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answer authority better bill bishops body brought called cardinal cause chamber church coming commanded common council Couns court death desire divers doth Duke Earl effect enemies England English father favour fear follow forced four France French friends gave give given granted hand hath head hear heart Henry honour hundred Italy John judges justice King King's kingdom land learned leave lived London lord Majesty Majesty's manner matter means nature never night officers opinion parliament pass persons poor Pope pounds pray present prince Prot Queen quoth reason received rest saith sent servants shew shillings speak stand subjects suffer taken tell thereof things Third thought took true truth unto wherein whole
Page 284 - He causeth the vapours to ascend from the ends of the earth ; he maketh lightnings for the rain ; he bringeth the wind out of his treasuries.
Page 232 - I gave my back to the smiters, and my cheeks to them that plucked off the hair : I hid not my face from shame and spitting. For the Lord God will help me ; therefore shall I not be confounded : therefore have I set my face like a flint, and I know that I shall not be ashamed.
Page 201 - And likewise we bar, from this benefit and liberty, all such known recusants, either men or women, as will abstain from coming ta church or divine service, being therefore unworthy of any lawful recreation after the said service, that will not first come to the church and serve God...
Page 201 - Church: and as for our good people's lawful recreation, our pleasure likewise is, that after the end of divine service our good people be not disturbed, letted or discouraged from any lawful recreation, such as dancing, either men or women; archery for men, leaping, vaulting, or any other such harmless recreation, nor from having of May-games, Whitsun-ales, and Morris-dances; and the setting up of May-poles and other sports therewith used: so as the same be had in due and convenient time, without...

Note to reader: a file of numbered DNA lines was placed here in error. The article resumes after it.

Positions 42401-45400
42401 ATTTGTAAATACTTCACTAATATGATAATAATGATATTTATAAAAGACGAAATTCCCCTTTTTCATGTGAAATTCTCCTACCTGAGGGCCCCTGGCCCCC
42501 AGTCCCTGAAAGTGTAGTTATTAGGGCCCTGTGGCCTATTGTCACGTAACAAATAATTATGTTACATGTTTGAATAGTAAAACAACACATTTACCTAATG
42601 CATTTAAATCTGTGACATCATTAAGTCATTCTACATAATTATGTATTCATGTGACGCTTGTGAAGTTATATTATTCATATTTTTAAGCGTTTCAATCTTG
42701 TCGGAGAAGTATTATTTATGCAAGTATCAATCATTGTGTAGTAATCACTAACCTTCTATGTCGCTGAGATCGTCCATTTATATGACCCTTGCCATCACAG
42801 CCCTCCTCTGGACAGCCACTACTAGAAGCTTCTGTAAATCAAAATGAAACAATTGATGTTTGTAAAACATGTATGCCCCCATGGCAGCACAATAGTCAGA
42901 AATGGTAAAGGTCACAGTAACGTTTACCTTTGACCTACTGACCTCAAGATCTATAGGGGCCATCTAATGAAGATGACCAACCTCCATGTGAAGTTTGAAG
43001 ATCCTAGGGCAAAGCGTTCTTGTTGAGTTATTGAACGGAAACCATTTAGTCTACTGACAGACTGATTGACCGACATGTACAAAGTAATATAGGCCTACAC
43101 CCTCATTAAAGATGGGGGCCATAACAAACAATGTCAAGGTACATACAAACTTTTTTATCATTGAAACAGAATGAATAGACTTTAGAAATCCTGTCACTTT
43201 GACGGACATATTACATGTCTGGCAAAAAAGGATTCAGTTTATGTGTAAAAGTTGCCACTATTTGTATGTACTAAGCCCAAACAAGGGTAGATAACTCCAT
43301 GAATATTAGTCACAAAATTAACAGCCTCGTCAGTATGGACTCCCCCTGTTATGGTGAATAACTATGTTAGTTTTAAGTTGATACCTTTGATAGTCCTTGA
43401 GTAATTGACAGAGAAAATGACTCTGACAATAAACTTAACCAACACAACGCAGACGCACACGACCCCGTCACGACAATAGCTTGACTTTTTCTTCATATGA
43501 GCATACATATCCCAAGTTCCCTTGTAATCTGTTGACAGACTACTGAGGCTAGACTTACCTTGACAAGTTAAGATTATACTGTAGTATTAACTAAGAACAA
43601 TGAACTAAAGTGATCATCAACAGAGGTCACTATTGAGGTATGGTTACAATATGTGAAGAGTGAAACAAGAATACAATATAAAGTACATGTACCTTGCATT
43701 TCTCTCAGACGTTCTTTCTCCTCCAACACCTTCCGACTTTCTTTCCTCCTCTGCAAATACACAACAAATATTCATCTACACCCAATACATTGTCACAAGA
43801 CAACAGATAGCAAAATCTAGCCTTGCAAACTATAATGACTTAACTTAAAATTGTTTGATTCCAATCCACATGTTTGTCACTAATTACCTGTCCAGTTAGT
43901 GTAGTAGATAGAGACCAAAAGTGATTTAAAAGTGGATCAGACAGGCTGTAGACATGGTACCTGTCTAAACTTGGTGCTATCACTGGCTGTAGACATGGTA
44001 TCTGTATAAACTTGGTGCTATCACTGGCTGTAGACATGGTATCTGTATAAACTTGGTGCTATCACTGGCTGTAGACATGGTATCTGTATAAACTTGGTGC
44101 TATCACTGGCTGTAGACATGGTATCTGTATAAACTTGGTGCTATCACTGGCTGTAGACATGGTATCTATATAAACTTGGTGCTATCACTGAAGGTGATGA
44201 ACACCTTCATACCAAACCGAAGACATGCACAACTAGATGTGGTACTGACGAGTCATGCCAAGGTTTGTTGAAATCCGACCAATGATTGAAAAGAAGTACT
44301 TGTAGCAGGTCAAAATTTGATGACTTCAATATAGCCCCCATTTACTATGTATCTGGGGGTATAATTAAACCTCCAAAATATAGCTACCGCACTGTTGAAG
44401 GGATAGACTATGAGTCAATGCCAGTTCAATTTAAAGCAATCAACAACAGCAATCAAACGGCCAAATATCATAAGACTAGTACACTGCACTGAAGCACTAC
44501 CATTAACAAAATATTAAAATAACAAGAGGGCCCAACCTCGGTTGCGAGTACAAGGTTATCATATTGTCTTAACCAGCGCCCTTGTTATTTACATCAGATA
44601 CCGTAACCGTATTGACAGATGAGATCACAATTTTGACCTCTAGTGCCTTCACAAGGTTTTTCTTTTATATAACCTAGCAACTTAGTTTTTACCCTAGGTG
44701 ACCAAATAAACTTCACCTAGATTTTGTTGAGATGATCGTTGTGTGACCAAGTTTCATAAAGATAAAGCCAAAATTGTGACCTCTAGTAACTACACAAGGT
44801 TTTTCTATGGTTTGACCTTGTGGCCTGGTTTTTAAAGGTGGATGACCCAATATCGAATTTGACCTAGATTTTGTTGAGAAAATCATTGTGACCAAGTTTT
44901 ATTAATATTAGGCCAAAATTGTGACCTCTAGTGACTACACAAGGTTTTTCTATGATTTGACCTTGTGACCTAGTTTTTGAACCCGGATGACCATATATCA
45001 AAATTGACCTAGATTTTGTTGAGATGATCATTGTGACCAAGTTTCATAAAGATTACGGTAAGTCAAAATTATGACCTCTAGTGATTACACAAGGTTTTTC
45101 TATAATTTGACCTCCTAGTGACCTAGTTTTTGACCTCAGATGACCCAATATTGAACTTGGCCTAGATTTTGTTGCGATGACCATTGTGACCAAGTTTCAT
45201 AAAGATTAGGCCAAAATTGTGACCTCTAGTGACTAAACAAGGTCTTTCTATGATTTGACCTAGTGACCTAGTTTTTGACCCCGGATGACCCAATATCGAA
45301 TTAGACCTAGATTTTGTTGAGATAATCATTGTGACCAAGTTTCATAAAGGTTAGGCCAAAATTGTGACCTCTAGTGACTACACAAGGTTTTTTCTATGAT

Page 201 - ... that under pretence of taking away abuses, there hath been a general forbidding, not only of ordinary meetings, but of the feasts of the dedication of the churches, commonly called wakes.
Page 512 - Court, commanding them neither to spare for any cost, expense, or travayle, to make such a triumphant banquet as they might not only wonder at it here, but also make a glorious report of it in their country, to the great honour of the king and his realm.
Page 558 - Parliament hereafter shall be, for any bill, speaking, reasoning, or declaring of any matter or matters concerning the Parliament to be communed and treated of, be utterly void and of none effect.
Page 202 - Justices of Assize in their several circuits, to see that no man do trouble or molest any of our loyal and dutiful People, in or for their Lawful Recreations, having first done their duty to God, and continuing in obedience to us and our laws.
Page 346 - Strange of high treason ; and the said commons, by protestation, saving to themselves the liberty of exhibiting at any time hereafter any other accusation or impeachment against the said Lord Strange, and also of replying to the answers that the said Jamea L.